According to the National Crime Agency, UK cyber-crime now tops traditional crime in terms of impact. Clearly, protecting customer data is a major priority for businesses today.

Cyber-criminal groups are now mirroring legitimate organisations in the way they operate to extract money from unsuspecting victims. They’re becoming more sophisticated and strategic in their approaches with scammers now working with large networks of partners, associates, resellers and vendors. Some groups even deploy contact centre operations to ensure maximum impact on their scamming efforts of extracting money or personal information. Tech support scams for example have become prevalent over the last few years, with Symantec reporting that it blocked 100 million fake technical support scams in 2015 alone.

When it comes to security in the cloud, contact centres are the world’s bank of personally identifiable information. From shopping to paying household bills, consumers are constantly asked to confirm private details with call centre agents. These details include everything from credit card numbers to passwords, usernames, pin codes, routing numbers and so on. This means that contact centre databases contain a wealth of information — a goldmine for cyber-criminals hoping to use them in a malicious way. Not only are we constantly providing personal information to a third party, the information is often stored externally in the cloud, with cloud security continuing to be a hotly contested issue.

Today’s consumer is left wondering exactly how safe their data is. And contact centres – whether storing customer data onsite or in the cloud – must make this a top priority.

With this in mind, some of my contact centre best practices for ensuring security of customer data are:

1. Contact Centre technology

Ensure that contact centre staff are using the latest technology to engage with customers and that all staff are in the know about both security and technology updates. Always be sure that all agents understand and operate by the security guidelines when it comes to accessing and sharing customer details.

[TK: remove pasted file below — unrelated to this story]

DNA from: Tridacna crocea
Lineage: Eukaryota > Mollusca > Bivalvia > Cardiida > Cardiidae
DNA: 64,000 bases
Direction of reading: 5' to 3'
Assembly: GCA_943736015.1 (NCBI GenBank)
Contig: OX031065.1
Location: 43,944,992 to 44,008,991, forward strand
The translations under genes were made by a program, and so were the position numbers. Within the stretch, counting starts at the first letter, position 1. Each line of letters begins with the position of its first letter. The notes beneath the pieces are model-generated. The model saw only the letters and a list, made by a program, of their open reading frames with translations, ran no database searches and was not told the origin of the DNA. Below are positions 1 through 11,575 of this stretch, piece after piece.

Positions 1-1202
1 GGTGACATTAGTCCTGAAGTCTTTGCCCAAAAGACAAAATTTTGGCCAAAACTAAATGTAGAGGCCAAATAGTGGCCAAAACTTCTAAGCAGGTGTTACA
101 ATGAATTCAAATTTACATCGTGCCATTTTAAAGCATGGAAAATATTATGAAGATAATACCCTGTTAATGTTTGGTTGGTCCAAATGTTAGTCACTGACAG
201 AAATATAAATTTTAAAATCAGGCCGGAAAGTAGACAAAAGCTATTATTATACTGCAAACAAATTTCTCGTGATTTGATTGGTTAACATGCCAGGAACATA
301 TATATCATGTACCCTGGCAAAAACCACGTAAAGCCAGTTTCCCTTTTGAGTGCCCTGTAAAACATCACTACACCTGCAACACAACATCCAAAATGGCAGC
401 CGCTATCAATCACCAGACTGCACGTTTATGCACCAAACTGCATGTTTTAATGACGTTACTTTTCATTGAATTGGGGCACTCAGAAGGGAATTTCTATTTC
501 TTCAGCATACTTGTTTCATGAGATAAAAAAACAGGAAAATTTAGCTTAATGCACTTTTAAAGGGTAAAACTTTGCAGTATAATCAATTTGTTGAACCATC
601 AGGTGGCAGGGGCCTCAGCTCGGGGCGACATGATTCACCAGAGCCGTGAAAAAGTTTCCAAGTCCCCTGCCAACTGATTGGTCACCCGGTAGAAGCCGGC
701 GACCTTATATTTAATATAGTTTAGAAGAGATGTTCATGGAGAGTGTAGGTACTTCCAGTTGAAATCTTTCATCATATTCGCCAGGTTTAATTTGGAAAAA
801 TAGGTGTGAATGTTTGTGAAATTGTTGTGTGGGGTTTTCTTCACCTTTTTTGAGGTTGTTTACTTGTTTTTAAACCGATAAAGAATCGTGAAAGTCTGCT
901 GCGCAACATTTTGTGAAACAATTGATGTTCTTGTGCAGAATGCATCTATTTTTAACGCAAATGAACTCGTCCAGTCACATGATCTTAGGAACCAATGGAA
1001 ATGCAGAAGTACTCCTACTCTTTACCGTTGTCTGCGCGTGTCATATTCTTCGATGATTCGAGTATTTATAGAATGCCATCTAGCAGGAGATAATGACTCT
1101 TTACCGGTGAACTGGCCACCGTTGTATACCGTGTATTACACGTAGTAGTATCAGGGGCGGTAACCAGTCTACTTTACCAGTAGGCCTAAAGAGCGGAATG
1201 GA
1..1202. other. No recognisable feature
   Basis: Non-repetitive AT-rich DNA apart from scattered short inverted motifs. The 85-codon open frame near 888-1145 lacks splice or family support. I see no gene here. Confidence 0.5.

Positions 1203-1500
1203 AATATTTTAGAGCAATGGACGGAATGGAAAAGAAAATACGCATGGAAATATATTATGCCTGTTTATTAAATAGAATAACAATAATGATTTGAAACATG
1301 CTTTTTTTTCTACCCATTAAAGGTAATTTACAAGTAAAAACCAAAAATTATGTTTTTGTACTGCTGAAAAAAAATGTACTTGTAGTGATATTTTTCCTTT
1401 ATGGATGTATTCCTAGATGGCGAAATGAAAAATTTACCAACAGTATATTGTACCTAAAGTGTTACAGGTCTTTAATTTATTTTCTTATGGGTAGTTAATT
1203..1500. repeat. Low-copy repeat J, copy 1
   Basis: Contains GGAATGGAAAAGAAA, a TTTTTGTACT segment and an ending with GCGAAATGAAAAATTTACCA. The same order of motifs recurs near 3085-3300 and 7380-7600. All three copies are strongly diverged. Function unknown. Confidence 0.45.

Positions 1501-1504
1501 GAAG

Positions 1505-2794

2. Infrastructure security

This is an obvious necessity to protect customer data from cyber-criminals, and needs to be in place and constantly updated and tested. Customer engagement cloud services such as PureCloud from Interactive Intelligence take the approach of building security into the design rather than securing a designed system. This has a crucial impact on security.

3. Use of multiple layers of protection

To truly secure a customer’s document, multiple security layers are required, to the point of encrypting and protecting each individual document even if it resides on a secure network. Access management and encryption are the most effective ways to achieve security for stationary data. A solid security strategy should combine data loss prevention (DLP) software and encryption.

4. Always-on support, testing and transparency

A cloud provider’s business depends on being available 24/7, constantly testing its security, and being transparent about it. For example, Interactive Intelligence hires third-party penetration-testing firms to look for holes in its security system and then publishes the results on its website.

5. Ensure there is a strong identification policy

Both agents and customers need to be educated on the value of using only strong passwords and the risks of using easily guessed ones. Biometrics identification such as fingerprints or iris recognition is also helping to strengthen security. Barclays is one example of a company rolling out voice biometrics at its contact centres to bolster security while simplifying the ID process for customers.

6. Security Awareness

Security awareness is all about providing knowledge and creating a culture within an organisation that enables the protection of the physical, and especially informational assets. Many organisations require formal security awareness training for all employees when they join the organisation and periodically thereafter, usually annually. But it is as important to incorporate awareness into the support process, that way customers also learn about what a company does and doesn’t do when it comes to their customer data. We all need to be more aware of where our data lives and how it is used.

By taking heed of these security tips, contact centres will be able to focus on delivering a positive customer experience and also carry out the best practices needed to safeguard customer information.

 Read at SC Media

Contributed by Ralph Echemendia, ‘The Ethical Hacker’